This image is one of my favorites from a safari last year and not just for the main subject. One of the things I love about incorporating the African landscape in my wildlife photography is how backgrounds can reveal layers, or stripes, of tone and color.
Using a long lens can amplify the effect as it did here. I used Canon’s 500mm lens with a 1.4x extender giving me a 700mm total and the result is a stacking effect of the different shades of grass from foreground to background. Because this was taken in the Ngorongoro Crater, the foliage in the back extends up and out of the frame. And it helps that the elephant, which is a dark subject, was standing in a lighter strip of grass which makes it stand out.
In honor of Valentine’s Day, here’s a little love, African-wildlife-style. Seeing mating lions is not common and to photograph it, you must be both patient and quick. Patient because the two lions will spend about 30 minutes between mating just loafing around. Quick because, without much warning, the male will get up, walk over, and before you know it, he’s done in about 10-15 seconds. This cycle will repeat for about 2-3 days. King of the Jungle indeed.
There are probably 12-15 black rhino in the Ngorongoro Crater but they are shy animals and tend to stay far from the road. On this day, we saw this mother and calf grazing far from the road but nicely lit in the short grass. Using Canon’s 1.4x extender on their 500mm f/4 telephoto helped me get enough reach to place them nicely in the frame.
We tend to see many Grey Crowned Cranes on my photo safaris, especially in the Ngorongoro Crater. It’s a beautiful bird and the national bird of Uganda. The trick to photographing them is to get the light to the side, to accentuate the texture of the grey feathers, and slightly behind, to backlight their crown.
Last December 3rd, I was the guest speaker at the Huntington Camera Club’s meeting. Afterward, Darin Reed of the club interviewed me for their January newsletter and kindly granted me permission to reproduce the interview here:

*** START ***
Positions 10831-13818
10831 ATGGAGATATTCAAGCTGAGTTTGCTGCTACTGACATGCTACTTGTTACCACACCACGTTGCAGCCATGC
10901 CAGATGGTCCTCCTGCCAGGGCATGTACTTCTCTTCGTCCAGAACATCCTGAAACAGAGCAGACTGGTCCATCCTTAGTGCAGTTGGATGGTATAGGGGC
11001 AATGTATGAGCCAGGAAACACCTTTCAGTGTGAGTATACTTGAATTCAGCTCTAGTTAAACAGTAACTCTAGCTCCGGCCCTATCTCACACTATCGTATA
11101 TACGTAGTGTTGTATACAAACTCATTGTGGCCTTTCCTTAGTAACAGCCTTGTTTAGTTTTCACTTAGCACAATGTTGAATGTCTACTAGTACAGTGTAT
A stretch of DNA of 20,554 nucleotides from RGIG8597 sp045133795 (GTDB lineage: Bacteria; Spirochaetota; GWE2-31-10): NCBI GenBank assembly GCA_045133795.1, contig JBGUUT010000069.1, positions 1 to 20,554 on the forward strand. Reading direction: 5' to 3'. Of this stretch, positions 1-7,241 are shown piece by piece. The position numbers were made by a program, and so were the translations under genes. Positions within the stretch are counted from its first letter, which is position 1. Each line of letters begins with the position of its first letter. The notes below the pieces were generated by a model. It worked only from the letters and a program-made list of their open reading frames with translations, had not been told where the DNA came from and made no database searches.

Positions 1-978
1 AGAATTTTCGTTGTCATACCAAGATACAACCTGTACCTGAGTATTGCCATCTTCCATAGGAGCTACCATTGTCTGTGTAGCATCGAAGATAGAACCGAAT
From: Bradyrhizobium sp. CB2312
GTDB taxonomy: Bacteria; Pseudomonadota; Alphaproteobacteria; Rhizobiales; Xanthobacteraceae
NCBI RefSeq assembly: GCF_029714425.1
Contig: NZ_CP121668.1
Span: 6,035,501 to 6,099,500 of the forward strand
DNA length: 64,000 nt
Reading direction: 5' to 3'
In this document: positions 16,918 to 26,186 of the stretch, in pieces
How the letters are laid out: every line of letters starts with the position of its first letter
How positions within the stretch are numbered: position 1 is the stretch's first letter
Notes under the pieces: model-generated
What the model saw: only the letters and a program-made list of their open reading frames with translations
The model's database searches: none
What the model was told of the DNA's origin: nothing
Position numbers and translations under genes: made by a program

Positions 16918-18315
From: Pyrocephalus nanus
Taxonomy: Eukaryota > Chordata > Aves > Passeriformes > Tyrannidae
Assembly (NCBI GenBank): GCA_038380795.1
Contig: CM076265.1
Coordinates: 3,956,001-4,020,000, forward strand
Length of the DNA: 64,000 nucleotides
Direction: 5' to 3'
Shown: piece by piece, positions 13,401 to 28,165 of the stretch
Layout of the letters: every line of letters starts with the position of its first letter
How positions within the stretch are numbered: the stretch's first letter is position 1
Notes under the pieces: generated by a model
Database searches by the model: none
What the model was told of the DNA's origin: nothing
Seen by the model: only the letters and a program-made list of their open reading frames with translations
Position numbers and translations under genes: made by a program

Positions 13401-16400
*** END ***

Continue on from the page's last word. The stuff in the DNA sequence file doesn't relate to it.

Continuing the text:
This morning, we had a cloudy and foggy start to our final game drive in the Crater – that’s a great thing because it means interesting skies and dramatic clouds. We saw large herds of buffalo and zebra and the mating lions again. We then drove through the Lerai Forest which always has the potential for close-up elephant sightings and, if we’re really lucky, some black rhino. The Yellow-Barked Acacia trees showed a lot of signs that elephants had been eating there recently. We did see four rhinos who had come to drink at the pools in the forest but were too far away from us to photograph.
In late morning, we left the Crater and drove into the Serengeti. On the way to our camp in the Moru Kopjes, we saw several lion, elephants, and reedbuck. After settling in with a welcome hot shower in my tent, I joined the group around the fire to trades stories and have a glass of wine. The lions outside of camp called loudly to each other while we sat around the fire and, after dinner, I fell asleep to sounds of lions calling and zebras barking.
Today was our only full day in the Crater and we made the most of it. The Crater is actually the collapsed caldera of a large, ancient volcano and it is 10 miles across, forming what is essentially a giant bowl of wildlife. We descended into the Crater at 6am to get the golden light – it’s always nice to be the first car in.